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Book Review: Climate Justice

Hope, Resilience, and the Fight for a Sustainable Future

by Mary RobinsonBloomsbury Publishing
reviewed by Damon Orion
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IF YOU’RE ONE of the many whose spirits plummeted when President Trump withdrew the U.S. from the Paris Agreement, you might find some comfort in this new offering from former President of Ireland Mary Robinson. While Climate Justice contains its share of frightening statistics and anecdotes about the consequences of climate change—including accounts of record-setting temperatures around the world and stories of women in southeastern Africa resorting to prostitution to feed their families after losing their crops to flooding—its primary aim is to raise hopes, not hairs. 

Robinson, who has served as the United Nations High Commissioner for Human Rights and the UN Secretary-General’s Special Envoy on Climate Change, profiles activists all over the globe, most of them women, who are making a difference in the fight to reduce the impact of climate change. Among them are Vietnam’s Vu Thi Hien, who left her teaching position at the Hanoi University of Agriculture to help preserve her country’s biodiversity and natural forests; the Republic of Chad’s Hindou Oumarou Ibrahim, who is fighting to ensure that the concerns of indigenous peoples are represented in the discussion of climate change; and Australia’s Natalie Isaacs, whose online movement 1 Million Women is helping women reduce their households’ carbon footprints.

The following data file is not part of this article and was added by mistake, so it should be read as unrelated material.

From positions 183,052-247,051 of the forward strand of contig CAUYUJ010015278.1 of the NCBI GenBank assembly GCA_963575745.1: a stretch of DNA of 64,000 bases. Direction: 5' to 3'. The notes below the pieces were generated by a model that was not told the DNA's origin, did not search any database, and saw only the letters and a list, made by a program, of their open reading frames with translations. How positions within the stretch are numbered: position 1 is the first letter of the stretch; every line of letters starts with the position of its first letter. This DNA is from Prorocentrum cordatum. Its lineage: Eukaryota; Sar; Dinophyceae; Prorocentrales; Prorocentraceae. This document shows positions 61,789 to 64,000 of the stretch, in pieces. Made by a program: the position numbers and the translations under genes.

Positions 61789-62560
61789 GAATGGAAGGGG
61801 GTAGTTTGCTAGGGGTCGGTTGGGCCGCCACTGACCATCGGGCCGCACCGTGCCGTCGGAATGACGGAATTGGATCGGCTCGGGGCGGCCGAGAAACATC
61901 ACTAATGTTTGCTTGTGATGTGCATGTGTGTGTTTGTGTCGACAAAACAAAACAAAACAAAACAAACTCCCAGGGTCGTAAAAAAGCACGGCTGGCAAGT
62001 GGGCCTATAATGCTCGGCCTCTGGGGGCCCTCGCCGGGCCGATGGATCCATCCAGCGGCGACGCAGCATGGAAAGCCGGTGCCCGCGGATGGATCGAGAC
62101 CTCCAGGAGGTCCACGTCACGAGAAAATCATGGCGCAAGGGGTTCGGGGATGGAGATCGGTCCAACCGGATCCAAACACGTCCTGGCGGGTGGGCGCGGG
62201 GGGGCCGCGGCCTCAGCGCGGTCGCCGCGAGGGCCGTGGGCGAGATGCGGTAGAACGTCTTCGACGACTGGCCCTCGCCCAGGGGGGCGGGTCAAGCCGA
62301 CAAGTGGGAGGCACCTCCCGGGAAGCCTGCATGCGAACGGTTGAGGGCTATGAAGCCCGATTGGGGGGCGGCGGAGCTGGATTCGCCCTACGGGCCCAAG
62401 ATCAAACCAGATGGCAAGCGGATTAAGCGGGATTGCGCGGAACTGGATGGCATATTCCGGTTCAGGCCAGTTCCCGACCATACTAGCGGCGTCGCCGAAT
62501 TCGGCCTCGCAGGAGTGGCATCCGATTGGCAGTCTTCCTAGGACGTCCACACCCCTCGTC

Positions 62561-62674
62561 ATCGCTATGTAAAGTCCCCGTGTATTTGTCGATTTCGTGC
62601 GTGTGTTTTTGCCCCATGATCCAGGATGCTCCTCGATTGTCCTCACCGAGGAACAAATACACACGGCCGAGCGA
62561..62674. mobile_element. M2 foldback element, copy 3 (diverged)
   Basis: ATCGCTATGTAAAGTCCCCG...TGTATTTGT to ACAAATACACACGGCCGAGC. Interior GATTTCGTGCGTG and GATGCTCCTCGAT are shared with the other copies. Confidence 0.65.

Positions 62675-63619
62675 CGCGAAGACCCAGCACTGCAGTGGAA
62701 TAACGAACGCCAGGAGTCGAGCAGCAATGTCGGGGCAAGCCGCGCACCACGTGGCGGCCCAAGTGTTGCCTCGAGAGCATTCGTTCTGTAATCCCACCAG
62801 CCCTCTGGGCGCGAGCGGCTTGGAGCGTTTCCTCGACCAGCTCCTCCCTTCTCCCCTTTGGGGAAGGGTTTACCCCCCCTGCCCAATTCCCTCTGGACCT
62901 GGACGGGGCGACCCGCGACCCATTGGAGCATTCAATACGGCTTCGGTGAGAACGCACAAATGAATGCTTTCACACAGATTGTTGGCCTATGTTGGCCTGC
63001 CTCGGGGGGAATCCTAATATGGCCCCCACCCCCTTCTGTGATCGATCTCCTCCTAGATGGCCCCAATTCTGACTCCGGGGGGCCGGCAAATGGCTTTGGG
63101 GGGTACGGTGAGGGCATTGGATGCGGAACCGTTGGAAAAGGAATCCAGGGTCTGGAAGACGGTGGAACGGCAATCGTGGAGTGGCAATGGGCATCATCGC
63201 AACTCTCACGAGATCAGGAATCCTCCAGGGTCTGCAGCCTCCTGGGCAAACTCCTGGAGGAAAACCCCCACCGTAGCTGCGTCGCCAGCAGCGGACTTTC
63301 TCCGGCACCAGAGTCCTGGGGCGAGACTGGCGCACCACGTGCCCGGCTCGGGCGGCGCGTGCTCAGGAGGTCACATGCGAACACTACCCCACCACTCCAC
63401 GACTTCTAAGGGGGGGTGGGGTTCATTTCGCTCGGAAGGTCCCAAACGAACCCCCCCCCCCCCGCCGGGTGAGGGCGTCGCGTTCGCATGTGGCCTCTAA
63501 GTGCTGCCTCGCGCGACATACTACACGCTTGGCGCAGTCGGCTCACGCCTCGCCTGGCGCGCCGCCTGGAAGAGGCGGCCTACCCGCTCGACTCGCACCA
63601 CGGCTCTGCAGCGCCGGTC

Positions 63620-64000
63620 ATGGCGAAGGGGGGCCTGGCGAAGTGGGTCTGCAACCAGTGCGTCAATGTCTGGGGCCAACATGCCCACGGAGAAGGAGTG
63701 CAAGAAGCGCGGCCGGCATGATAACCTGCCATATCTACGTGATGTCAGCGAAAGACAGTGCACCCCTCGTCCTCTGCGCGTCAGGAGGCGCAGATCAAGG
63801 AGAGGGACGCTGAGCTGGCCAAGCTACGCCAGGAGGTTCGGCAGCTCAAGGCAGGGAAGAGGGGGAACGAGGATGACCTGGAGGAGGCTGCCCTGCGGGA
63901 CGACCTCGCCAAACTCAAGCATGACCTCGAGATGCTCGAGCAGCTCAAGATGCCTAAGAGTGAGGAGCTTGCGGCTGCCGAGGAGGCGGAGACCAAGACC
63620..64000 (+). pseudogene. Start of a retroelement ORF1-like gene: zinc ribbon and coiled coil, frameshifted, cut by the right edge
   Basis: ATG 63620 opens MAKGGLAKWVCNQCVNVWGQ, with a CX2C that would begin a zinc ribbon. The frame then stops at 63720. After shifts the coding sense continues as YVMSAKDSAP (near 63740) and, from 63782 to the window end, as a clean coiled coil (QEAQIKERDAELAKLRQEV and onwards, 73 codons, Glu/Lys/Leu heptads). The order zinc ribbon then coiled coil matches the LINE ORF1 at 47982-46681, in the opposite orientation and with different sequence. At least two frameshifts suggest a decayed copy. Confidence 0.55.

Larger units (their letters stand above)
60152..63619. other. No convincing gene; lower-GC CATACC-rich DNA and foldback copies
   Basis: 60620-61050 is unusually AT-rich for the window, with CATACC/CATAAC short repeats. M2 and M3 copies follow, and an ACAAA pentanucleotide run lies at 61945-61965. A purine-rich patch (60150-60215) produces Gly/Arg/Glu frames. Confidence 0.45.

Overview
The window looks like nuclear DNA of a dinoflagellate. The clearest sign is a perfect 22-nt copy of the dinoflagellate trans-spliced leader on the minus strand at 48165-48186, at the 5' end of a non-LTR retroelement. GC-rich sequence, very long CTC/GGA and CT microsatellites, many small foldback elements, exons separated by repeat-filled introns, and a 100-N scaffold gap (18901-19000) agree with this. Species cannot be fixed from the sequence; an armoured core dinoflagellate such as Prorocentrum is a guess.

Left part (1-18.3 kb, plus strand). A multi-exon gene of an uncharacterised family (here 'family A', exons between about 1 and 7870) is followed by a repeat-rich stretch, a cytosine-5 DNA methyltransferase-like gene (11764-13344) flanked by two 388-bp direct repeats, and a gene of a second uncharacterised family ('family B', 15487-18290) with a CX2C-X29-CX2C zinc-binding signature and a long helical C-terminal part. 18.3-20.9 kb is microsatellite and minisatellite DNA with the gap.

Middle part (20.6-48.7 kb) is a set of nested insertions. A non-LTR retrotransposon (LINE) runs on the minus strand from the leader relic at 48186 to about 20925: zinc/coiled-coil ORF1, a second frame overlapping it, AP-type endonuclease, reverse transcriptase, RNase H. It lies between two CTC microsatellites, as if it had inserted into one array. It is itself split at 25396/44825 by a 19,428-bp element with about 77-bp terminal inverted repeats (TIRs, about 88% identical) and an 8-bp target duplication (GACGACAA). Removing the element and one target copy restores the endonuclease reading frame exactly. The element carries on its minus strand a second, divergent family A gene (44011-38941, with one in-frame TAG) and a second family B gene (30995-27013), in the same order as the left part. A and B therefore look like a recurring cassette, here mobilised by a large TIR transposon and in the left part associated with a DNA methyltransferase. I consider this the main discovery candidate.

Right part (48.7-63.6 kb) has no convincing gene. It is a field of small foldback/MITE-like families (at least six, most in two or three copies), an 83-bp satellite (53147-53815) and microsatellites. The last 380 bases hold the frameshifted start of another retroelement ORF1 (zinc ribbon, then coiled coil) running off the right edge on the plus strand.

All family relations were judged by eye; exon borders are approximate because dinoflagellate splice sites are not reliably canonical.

THE POOREST COMMUNITIES ON EARTH— THE ONES LEAST RESPONSIBLE FOR CREATING CLIMATE CHANGE—ARE THE ONES THAT BEAR THE WORST OF ITS BRUNT. 

The author observes that the poorest communities on Earth—the ones least responsible for creating climate change—are the ones that bear the worst of its brunt. “We need to create a ‘people first’ platform for those on the margins suffering the worst effects of climate change, and to amplify their voices to ensure them a seat at the table in any future climate change negotiations,” she writes. “In the words of Archbishop Desmond Tutu of South Africa, climate justice can be a new ‘narrative of hope.’” —DAMON ORION


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Book ReviewClimate Change

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